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Week 2: 13-19 January 2019

In week two our second excursion outside of Cairo was on the program, after our visit to the Giza plateau last week. Our destination was Ayn Sukhna, a site located on the northern Red Sea coast. It was the location of a pharaonic harbour, used intermittently from about 2600 till 1300 BC to organise expeditions to the Sinai peninsula. This area, only 30 km across the sea, was an important source for copper ore and semi-precious stones for the ancient Egyptians.

A French team has been excavating there since 2001 and we were welcomed by their excavation director, Claire Somaglino. She toured us around the site, showing us its most important features. We started at the rock inscriptions which document the expeditions that operated from the harbour. Then we visited the rock-cut galleries that were used to store boats and equipment between expeditions. In two of these galleries the boats had caught fire after which the fires caused the roofs of the galleries to collapse, extinguishing the fire and preserving the charred remains of the boats.

The visit to the galleries was followed by a tour of the main excavation area. Here the team excavates the remains of the building in which the sailors, craftsmen and labourers lived during expeditions. What is so special about this site is the large number of furnaces which were used to process the copper ore into metal ingots. They are being examined by Georges Verly, a metallurgical specialist who gave us a very detailed and interesting explanation about them. After lunch we drove on to Suez, where we visited the local museum that houses many objects relating to ancient Egyptian activity on the Red Sea coast.

In a boat gallery at Ayn Sukhna

On Tuesday we started the day with a visit to the Institut Français d’Archéologie Orientale (IFAO). It was founded in 1880, making it the oldest foreign research institute in Egypt. It also holds many other distinctions such as having the largest library of all the institutes (95,000 documents) and being the first in the world to be able to print hieroglyphic characters. The tour started with the library, after which we were shown the archaeometry labs, and we finished with the printing house. The printing house was very impressive. They have a small museum showcasing the old printing machines, with some dating to 1898. We were also shown the modern printing house, where they print many archaeological and Egyptological publications but also engage in restoration work such as rebinding old books.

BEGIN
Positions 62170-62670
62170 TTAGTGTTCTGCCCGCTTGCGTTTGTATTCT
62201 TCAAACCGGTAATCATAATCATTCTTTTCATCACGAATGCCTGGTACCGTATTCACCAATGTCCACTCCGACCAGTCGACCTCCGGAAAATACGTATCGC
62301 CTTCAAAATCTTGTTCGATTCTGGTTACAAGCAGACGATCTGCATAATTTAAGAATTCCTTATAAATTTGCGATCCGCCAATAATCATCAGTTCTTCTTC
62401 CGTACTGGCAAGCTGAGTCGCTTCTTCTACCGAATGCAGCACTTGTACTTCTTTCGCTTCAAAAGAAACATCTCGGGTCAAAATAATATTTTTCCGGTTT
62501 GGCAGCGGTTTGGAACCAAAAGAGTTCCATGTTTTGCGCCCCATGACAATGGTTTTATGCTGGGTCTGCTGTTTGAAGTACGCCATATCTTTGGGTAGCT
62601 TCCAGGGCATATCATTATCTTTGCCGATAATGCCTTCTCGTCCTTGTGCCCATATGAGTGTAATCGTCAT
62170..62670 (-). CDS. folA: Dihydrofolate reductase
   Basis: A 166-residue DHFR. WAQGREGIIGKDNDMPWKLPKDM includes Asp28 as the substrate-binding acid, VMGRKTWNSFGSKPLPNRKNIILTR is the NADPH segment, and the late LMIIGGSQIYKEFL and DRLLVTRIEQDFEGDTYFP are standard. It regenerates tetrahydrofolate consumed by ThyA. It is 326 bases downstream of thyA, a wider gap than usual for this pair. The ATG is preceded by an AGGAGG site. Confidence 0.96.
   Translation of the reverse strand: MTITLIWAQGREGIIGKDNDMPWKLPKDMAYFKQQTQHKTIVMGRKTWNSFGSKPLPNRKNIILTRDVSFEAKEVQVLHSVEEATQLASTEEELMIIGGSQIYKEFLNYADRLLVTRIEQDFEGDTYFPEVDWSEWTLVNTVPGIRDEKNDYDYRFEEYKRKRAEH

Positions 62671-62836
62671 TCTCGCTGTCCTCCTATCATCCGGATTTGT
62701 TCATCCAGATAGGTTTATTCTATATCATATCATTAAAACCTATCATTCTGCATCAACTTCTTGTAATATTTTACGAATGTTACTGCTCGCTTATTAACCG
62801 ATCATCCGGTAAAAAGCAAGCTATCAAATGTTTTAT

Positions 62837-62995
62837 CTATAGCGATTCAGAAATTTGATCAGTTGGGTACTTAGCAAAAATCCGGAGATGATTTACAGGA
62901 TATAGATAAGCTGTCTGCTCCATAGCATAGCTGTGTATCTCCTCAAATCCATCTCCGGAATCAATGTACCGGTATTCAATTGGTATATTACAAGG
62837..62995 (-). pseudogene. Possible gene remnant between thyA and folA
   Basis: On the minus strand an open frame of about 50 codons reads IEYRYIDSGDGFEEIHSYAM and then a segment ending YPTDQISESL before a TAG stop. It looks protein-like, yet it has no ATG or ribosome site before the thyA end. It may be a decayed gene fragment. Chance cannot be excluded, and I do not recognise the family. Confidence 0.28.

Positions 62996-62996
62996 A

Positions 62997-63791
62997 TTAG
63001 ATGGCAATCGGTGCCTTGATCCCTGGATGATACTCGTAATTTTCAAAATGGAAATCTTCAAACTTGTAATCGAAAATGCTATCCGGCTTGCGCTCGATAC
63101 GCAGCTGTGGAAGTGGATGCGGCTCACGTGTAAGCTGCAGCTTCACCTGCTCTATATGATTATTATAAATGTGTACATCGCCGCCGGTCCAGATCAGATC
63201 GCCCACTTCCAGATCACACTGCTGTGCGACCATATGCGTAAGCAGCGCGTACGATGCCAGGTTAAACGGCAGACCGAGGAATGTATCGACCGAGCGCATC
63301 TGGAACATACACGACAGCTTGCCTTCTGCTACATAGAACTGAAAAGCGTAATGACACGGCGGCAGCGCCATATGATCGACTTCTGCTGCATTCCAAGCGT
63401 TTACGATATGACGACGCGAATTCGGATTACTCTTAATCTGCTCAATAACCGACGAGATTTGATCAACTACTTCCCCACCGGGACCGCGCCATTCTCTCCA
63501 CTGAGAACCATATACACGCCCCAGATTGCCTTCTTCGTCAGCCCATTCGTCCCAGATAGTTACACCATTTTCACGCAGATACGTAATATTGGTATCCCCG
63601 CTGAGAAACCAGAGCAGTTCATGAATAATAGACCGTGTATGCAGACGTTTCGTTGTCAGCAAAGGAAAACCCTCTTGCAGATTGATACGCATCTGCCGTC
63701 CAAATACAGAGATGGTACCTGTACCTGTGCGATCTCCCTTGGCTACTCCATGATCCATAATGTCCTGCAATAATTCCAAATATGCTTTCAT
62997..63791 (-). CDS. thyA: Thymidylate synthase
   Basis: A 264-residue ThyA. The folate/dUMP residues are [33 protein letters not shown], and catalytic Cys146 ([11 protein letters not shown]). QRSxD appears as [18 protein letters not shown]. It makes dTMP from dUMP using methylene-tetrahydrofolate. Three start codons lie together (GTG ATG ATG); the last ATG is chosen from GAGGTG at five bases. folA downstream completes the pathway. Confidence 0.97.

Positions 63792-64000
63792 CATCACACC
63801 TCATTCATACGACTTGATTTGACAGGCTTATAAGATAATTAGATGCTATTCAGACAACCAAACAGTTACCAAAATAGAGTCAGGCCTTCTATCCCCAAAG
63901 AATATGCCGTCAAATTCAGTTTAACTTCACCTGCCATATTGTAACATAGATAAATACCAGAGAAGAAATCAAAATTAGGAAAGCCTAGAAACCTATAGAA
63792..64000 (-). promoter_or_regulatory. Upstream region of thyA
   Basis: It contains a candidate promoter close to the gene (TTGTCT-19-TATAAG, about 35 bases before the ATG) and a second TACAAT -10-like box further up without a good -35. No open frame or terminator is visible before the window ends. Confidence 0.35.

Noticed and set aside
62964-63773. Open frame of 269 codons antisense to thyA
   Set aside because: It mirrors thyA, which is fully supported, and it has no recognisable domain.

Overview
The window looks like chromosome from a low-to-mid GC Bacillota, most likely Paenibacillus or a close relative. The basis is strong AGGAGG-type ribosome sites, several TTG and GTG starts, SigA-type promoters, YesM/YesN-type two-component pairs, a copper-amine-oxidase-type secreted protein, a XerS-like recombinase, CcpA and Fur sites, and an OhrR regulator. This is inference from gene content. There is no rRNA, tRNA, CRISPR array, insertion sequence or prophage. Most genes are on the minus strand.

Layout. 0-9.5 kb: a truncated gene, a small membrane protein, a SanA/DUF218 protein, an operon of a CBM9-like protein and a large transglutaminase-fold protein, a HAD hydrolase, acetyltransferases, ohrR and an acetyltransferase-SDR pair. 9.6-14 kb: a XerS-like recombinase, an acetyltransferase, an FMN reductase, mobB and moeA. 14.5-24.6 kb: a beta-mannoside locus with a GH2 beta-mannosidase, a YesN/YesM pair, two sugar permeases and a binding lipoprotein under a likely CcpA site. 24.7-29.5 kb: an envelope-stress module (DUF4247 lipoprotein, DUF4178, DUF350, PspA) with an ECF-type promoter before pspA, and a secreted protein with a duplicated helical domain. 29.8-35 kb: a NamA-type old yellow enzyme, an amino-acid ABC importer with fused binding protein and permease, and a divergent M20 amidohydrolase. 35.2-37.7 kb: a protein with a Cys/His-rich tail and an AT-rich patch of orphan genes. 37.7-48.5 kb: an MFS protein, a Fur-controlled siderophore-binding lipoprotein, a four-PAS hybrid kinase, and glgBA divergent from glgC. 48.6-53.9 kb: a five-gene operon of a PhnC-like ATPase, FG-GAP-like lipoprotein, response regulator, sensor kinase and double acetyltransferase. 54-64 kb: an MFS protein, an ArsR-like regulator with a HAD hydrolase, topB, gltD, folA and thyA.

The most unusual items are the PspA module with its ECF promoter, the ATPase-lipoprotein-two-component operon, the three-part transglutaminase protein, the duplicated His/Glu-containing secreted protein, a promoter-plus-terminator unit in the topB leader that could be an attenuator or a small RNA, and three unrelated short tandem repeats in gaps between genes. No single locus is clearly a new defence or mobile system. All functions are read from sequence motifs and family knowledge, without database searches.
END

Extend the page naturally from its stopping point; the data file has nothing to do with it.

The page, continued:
After we finished our tour of the French institute, we visited ARCE: the American Research Centre in Egypt, where we received an explanation about their library and their activities in Egypt. They focus heavily on restoration and conservation, but also on other topics such as Egyptian history outside of the pharaonic period. In the evening we attended a lecture by Peter Der Manuelian at the Ministry of Antiquities, which was a fascinating and also highly entertaining talk about the life of George Andrew Reisner, the famous archaeologist who devoted 40 years of his life to excavating the Giza plateau and 22 other sites in Egypt and the Sudan.

On Wednesday we paid a visit to the GEM, the new Grand Egyptian Museum that is being built near the pyramids. In the morning we visited its conservation centre, where we saw many objects from Tutankhamun’s tomb, including his chariots, beds, and even one of his underpants, being restored and conserved. It is a huge facility that looks kind of like a secret underground base of a James Bond villain.